Helis Oil & Gas Co., the company hoping to put a fracking well in St. Tammany Parish, on Wednesday submitted applications for a wetlands permit from the U.S. Army Corps of Engineers and a drilling permit from the state’s Office of Conservation, a spokesman said.
This is the company’s second application for a wetlands permit. Corps officials asked the company to revise its original application after geologists raised questions about whether the proposed 10-acre drilling pad would be necessary for the well’s first stage, a vertical-only shaft from which samples will be taken to see if oil exists in sufficient quantities underground to make the well viable. The new application outlines a much smaller drilling pad of 3.2 acres.
As part of its wetlands permit application, the company also has submitted an application to the Louisiana Department of Environmental Quality for a water quality certification. A DEQ spokesman said he had not seen it yet and could not comment.
Late last month, Helis received approval of the planned drilling tract from the state commissioner of conservation, a regulatory hurdle that had to be cleared before a drilling permit could be issued.
A Corps spokesman said the company’s wetlands permit application came in about 3:45 p.m. Wednesday and was being reviewed to ensure it was complete. Once that review is completed, which could take 10 days or more, the application will be made available publicly and a public comment period will begin, spokesman Ricky Boyette said.
Helis’ five-page application for a drilling permit asks for permission to drill a 13,374-foot straight, or vertical, well shaft on the site. The box on the application for a horizontal well, which would be necessary before the company could frack the well, is not checked.
As part of what parish officials called a compromise with the company, Helis agreed to drill only a vertical well at first, then collect samples for testing. The testing could take three or four months. Only if the samples show sufficient quantities of oil to make the well commercially viable would the company then seek permission to drill a horizontal shaft as well.
If the samples show there is not enough oil, Helis would plug the vertical well and abandon it.
A drilling permit is an administrative tool that gives state officials information on the location of the well and who will be running it, Department of Natural Resources spokesman Patrick Courreges said. He said getting it is not as rigorous a process as getting a wetlands permit, which allows development in an area designated as protected wetlands.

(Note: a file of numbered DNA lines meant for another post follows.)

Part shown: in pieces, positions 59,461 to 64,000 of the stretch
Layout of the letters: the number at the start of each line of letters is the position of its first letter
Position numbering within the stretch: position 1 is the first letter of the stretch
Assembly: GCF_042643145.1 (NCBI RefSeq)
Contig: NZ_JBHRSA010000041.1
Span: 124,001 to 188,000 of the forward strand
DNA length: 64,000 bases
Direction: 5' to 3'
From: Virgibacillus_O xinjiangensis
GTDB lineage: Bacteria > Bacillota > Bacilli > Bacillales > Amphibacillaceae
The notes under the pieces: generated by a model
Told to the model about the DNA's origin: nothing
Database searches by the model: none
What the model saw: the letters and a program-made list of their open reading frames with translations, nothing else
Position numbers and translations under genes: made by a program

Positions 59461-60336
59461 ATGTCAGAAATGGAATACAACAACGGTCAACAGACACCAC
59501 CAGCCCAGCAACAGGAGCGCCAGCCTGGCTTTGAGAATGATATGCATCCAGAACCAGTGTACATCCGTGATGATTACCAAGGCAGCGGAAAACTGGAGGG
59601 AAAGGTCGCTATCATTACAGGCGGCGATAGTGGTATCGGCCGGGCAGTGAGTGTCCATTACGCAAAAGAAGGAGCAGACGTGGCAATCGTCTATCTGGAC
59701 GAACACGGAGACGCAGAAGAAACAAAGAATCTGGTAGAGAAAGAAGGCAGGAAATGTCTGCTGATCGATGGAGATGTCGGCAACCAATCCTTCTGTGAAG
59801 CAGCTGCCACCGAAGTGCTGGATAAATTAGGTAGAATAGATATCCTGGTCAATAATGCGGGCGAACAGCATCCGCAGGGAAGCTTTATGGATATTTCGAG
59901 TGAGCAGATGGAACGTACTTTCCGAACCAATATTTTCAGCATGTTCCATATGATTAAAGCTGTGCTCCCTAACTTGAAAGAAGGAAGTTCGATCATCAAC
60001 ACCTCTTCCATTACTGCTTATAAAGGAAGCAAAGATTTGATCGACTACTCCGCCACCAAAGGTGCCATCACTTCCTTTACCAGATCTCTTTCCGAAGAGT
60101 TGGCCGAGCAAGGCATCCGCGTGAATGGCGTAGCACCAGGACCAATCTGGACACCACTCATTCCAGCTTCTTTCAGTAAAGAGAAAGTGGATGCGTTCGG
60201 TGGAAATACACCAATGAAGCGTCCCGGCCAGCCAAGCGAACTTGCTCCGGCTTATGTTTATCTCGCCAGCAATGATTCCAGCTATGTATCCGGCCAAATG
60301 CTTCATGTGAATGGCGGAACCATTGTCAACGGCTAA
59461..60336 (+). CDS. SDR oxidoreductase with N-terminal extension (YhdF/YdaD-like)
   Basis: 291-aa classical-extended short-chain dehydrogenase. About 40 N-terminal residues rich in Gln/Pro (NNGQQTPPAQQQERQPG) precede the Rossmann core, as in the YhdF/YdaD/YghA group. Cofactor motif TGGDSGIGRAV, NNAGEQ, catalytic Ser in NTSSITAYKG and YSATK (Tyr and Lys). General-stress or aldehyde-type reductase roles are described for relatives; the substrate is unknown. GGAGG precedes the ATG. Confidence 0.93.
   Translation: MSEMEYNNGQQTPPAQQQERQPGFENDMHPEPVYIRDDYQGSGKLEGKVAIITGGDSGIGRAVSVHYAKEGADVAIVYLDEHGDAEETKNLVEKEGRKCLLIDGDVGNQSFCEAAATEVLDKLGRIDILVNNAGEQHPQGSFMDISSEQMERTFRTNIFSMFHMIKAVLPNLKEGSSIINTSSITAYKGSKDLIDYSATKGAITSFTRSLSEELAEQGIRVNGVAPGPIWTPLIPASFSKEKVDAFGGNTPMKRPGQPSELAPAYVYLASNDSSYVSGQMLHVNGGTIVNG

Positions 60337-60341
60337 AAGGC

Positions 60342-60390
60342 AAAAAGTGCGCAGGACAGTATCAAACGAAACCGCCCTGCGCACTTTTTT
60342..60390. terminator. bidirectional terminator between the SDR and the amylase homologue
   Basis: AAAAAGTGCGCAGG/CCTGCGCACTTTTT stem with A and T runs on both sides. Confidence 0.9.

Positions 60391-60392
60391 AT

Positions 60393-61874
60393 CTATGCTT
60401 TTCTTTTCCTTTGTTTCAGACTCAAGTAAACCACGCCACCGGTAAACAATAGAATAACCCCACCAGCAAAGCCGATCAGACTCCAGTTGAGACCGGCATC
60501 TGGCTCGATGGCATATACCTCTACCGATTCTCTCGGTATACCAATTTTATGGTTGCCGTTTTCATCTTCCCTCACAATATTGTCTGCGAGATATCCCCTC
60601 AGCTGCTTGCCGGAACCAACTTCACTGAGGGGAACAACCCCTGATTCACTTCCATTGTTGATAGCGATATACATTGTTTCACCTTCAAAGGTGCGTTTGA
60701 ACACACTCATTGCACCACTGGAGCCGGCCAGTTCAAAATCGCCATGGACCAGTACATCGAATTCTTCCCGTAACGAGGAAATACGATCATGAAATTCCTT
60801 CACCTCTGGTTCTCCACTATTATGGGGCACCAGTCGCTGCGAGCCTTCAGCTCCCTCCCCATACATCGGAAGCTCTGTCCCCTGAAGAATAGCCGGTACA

Helis plans to drill near the south end of a wooded 960-acre tract near Lakeshore High School northeast of Mandeville. The tract sits near the southeastern tip of the Tuscaloosa Marine Shale, a rock formation that stretches across central Louisiana and is estimated to contain some 7 billion barrels of oil.
To get at the oil, companies are using a method combining horizontal drilling with hydraulic fracturing, or fracking. In Helis’ case, it would drill a mile-long horizontal shaft, then pump millions of gallons of water, sand or some other ceramic proppant and other chemicals into the shaft at high pressure to create fissures in the rock formation through which oil could be extracted.
Proponents of fracking say it has allowed far greater domestic production of oil and thus reduced American reliance on imported oil. Opponents have charged that the process poses unknown environmental risks, and activists in other states, such as Texas, Pennsylvania and New York, have tried to ban it, with varying degrees of success.
Unlike in neighboring parishes like Tangipahoa and St. Helena, or in Amite County, Mississippi, where fracking operations have been greeted with open arms, many residents in St. Tammany have vocally opposed Helis’ plan. They have vowed to fight it at every turn, including in the courts.
Spurred by their opposition, the parish has filed suit to stop the Office of Conservation from issuing a drilling permit, saying the parish’s zoning rules prohibit oil drilling on the land Helis owns and citing a recent legislative audit that said the Department of Natural Resources had been negligent in inspecting wells.
Follow Faimon A. Roberts III on Twitter, @faimon.